We've seen it, and our buddies at Nintendo saw it with the Classic NES and virtual console. The interest that people have in backward compatibility, even for playing games that are 25 years old, this is something we believe in. And we plan to continue to invest in this area.
Let's talk about the name briefly. Xbox One X was rumored as the name quite a while ago, why did you guys decide to go with this name specifically?
We chose the name, in a lot of respects, inspired by the original Xbox's internal phrase. I was just a customer back then, I went and bought an Xbox just like anybody else, but that phrase stuck with me and it stuck with the team. There were some people on the team that were proposing, "Hey, that line is so true of what we're delivering with Scorpio." Connecting that idea, "there's no power greater than X," along with the notion that we really want to communicate the notion that there's a family of consoles with compatibility between them.
We want you to know that when you go into store, and see a disc with Xbox One on it, that it will work on all of the devices. We needed it to be "Xbox One Something." Xbox One X really came out of that phrase: "There's no power greater than X."
Could we see SKUs with bigger hard drives, or multiple colors? There's that incredible Gears of War laser-cut Xbox One S version for example ...
So the plan that we're announcing now, the initial plan, is the launch with the black coloring that you saw today. We'll have some other news as we get closer and start taking preorders later in the year. Special versions and things like that, that we'll get to. We decided to keep it simple today, considering the tech specs we had to show and all the games we wanted to share. We just decided to spread some things out that we know people will be interested in, that goes in the area of special editions as well.
One of the things I noticed from the presser today was the lack of first-party [games]. You guys showed State of Decay 2, Sea of Thieves and Crackdown 3, but I didn't feel as though it was anything we haven't seen before. How do you respond to the idea that Microsoft isn't trying hard enough with its first-party lineup?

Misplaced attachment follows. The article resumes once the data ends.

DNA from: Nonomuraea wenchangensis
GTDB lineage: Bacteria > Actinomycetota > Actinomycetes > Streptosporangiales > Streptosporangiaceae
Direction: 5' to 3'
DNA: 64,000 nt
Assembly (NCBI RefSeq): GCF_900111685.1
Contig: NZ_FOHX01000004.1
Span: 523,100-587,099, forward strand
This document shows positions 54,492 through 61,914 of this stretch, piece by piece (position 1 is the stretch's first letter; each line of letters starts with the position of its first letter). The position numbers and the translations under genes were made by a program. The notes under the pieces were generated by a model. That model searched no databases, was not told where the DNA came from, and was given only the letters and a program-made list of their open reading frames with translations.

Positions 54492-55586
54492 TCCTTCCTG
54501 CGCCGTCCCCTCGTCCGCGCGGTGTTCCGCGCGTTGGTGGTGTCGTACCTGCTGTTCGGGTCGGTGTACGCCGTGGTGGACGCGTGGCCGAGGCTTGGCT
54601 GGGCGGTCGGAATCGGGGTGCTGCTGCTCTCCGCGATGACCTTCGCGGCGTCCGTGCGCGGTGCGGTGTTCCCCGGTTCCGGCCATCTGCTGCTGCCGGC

We've got some fantastic plans. 343i has fantastic plans for Halo, [and] The Coalition has fantastic plans for Gears of War.
We feel really good about this generation overall for our first-party games and exclusive titles. We sometimes forget about games like Sunset Overdrive, Ryse, and more obviously Halo 5, [and] Gears of War. We feel pretty proud about the lineup of exclusives that are playable on an Xbox One. This year in the show, we decided to really focus on two things. No. 1, mostly games that are shipping between this E3 and next E3. A lot of the games we showed today will be playable today at the show, so you can get more hands-on and come to your own conclusions. We're very proud of them. We think that they're going to show up great. Super Lucky's Tale, Cuphead, Tacoma, and so on, these are all games coming this year.
And to the other point, we wanted to emphasize that this hardware is going to make everything look better. We've got some fantastic plans. 343i has fantastic plans for Halo, [and] The Coalition has fantastic plans for Gears of War. We have plenty of things that we're still working on that we think people are going to be really pumped by. This year, we just really wanted to focus on the games shipping this year, and Scorpio.
Finally, what game coming to Xbox One X, are you most excited for?
Forza. Forza shows the Xbox One X off so well. It's so fantastic. I love auto racing, I love Forza. I think it's going to be amazing.
Big thanks to Mike Nichols
The Xbox One X is shaping up incredibly well with a vast library of "enhanced" 4K games, including The Witcher 3, plenty of launch exclusives such as PlayerUnknown's Battlegrounds, and showcase AAA games like Forza Motorsport 7, Shadow of War, and Anthem.
Will the Xbox One X help Microsoft make up lost ground with the PlayStation 4? It's too early to say, but I think it's clear Microsoft isn't too worried. The Xbox One X is a console for existing customers who want to upgrade their libraries to the best visuals possible and get the most out of their investments in 4K TVs. The Xbox One S will continue to be the gateway to the ecosystem, which Microsoft is expanding with OG Xbox backward compatibility, and a deluge of games, tons of free feature updates, and the proliferation of UWP (Universal Windows Platform) apps, extending the functionality of the console even further.
Keep it locked to Windows Central for all the latest and greatest emerging from E3 2017. And let us know your thoughts in the comments.